But the Wal-Mart tree didn't grow to the sky. Instead, the stock price peaked at the end of 1999 and has been dead money ever since (though with the dividend, you did get some return). The law of large numbers caught up with the company: It doubled sales from 1995 to 1999, but the last doubling took almost 10 years. Once it owned the general merchandise business, it became stuck with rates of growth tied to the growth in the gross domestic product. Specialty retailers – like Apple, Lululemon and most of the luxury category – don't and won't distribute their products through Amazon or Wal-Mart.

Amazon's margins will always be supermarket margins.

If there is one issue that can start a fight in the Amazon tavern, it's the question of profits. Using Generally Accepted Accounting Principals? Non-GAAP? “Adjusted” (which used to be known as "EBBS," or "Earnings Before Bad Stuff")?

Let's cut to the metal and look at what we consider two very important metrics, ones that are much harder to fool with over time. The first is shareholder equity. Now, this number isn't impervious to accounting tricks, and we could have a lively discussion about Amazon's goodwill, but we don't need to at this moment. 

Consider the annual growth rate in Amazon’s shareholder equity (SE) since 2006:

        2011      2010      2009      2008      2007        2006

<table> <tbody> <tr> <td> <p><strong>SE</strong></p> </td> <td> <p>7,757</p> </td> <td> <p>6,864</p> </td> <td> <p>5,257</p> </td> <td> <p>2,672</p> </td> <td> <p>1,197</p> </td> <td> <p>431</p> </td> </tr> <tr> <td> <p>chg</p> </td> <td> <p>13.01%</p> </td> <td> <p>30.57%</p> </td> <td> <p>96.74%</p> </td> <td> <p>123.22%</p> </td> <td> <p>177.73%</p> </td> <td> <p>75.20%</p> </td> </tr> </tbody> </table>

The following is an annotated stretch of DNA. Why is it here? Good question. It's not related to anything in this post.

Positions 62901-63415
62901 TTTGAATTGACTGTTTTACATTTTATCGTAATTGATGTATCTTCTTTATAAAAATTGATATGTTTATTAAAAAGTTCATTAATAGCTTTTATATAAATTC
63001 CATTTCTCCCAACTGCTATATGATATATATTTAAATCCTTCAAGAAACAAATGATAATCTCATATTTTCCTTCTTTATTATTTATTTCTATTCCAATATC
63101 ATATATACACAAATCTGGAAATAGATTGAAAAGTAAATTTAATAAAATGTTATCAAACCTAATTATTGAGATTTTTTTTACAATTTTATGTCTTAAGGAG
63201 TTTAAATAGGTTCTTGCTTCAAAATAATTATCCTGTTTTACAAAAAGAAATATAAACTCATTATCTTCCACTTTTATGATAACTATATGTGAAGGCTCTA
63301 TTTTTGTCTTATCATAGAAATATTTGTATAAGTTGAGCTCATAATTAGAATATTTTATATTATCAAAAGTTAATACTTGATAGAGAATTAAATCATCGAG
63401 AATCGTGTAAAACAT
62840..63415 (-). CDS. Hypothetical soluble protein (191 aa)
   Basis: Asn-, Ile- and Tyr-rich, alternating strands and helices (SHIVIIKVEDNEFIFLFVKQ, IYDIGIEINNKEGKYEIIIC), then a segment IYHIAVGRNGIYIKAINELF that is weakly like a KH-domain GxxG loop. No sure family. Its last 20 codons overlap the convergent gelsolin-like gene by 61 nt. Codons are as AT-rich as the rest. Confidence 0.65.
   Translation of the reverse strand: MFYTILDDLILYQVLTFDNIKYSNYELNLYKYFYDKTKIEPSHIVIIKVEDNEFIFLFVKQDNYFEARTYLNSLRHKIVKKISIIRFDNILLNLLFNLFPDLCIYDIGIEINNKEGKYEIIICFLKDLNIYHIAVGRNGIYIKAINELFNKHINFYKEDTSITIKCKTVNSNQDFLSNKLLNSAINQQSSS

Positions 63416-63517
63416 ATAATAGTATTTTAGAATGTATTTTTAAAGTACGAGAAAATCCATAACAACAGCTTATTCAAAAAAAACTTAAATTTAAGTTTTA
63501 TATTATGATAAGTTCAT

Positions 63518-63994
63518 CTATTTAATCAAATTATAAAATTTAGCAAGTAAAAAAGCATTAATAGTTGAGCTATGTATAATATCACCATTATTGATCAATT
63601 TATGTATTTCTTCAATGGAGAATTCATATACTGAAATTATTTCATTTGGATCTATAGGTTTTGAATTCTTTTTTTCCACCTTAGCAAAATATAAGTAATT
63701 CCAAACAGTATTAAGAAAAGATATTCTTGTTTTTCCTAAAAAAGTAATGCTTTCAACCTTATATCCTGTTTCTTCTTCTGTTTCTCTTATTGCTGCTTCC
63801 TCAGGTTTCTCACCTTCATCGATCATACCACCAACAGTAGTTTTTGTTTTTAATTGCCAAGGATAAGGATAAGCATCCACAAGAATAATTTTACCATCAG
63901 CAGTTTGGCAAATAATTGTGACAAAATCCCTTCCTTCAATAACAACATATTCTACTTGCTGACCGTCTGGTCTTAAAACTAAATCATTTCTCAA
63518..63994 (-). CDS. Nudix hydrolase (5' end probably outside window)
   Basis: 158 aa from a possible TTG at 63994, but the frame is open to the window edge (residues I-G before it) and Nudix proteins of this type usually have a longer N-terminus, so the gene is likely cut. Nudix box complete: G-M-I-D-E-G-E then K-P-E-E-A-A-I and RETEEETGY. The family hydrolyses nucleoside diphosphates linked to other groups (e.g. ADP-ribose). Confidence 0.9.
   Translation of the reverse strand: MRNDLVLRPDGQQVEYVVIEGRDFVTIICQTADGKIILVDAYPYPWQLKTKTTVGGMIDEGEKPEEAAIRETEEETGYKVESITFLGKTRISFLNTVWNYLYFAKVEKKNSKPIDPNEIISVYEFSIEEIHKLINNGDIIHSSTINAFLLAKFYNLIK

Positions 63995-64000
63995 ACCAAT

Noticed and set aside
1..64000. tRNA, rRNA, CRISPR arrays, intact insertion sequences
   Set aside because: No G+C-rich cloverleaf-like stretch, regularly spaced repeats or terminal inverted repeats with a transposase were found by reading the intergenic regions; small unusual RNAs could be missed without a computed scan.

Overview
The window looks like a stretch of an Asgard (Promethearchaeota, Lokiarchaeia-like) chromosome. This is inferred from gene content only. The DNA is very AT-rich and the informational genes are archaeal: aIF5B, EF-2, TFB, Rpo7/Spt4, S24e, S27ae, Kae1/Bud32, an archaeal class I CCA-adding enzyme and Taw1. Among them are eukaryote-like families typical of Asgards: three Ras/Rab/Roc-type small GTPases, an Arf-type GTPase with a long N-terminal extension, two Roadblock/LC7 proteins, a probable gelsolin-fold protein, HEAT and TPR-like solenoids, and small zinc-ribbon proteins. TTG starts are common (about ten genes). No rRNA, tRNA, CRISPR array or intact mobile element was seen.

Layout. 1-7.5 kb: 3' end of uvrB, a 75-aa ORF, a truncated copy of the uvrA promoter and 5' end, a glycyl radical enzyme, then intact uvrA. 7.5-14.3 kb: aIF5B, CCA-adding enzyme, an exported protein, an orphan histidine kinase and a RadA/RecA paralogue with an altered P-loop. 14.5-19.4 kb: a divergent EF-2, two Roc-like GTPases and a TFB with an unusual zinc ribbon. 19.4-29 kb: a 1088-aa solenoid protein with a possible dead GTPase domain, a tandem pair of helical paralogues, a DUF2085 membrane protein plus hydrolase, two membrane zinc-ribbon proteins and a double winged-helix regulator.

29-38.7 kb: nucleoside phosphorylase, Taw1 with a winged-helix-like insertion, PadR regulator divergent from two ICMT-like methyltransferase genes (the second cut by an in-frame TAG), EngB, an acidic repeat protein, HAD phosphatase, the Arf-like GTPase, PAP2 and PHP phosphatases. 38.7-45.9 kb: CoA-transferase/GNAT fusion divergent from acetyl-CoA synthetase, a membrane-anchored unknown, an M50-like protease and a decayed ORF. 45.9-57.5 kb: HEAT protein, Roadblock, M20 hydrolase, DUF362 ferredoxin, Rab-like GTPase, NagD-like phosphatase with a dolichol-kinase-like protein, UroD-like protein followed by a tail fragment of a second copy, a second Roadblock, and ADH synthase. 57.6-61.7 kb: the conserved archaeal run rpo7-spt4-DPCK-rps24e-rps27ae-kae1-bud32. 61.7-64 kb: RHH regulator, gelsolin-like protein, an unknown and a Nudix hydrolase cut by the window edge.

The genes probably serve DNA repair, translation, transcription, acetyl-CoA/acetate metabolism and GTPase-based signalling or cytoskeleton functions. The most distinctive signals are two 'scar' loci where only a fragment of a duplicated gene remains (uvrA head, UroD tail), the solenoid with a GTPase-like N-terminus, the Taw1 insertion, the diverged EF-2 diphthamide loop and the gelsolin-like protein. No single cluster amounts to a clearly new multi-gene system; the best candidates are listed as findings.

Note how it has steadily fallen off, to a rather pedestrian 13% in 2011.

We're going to combine this with our own measure of cash return on the business: cash from operations, excluding changes in working capital, and after capital expenditures. In other words, how much are you really earning from your business operations? I use it as my "real" operating margin.

Using this measure, Amazon's average annual operating margin going back to 2003 (we excluded the recession year of 2002, so as to have a reasonable base) is 3.6%. It peaked in 2003 at 5.5%, and bottomed last year at 1.3%, but we don't necessarily take last year as the final indicator. The measure fluctuates, yet suggests that the median rate over the same time period is 3.4%. In the first quarter of 2012, the rate was 3.6%.

This is a supermarket margin. Not the bottom of the pack, certainly, at 1% or 2%, but a supermarket number all the same. And 3.6% is a no growth tech number, or even much of a tech number at all: our 2011 estimates for this measure in three other companies that we follow, cloud-computing software maker VMWare, Web-based sales aid provider and chip maker RF Micro Devices, range from 15% to 25%. Amazon earned $1.36 per share in cash after cap-ex for 2011, giving it a pricey multiple of 135 times to 150 times, based on the recent trading range (VMWare and are both in the 60-times range).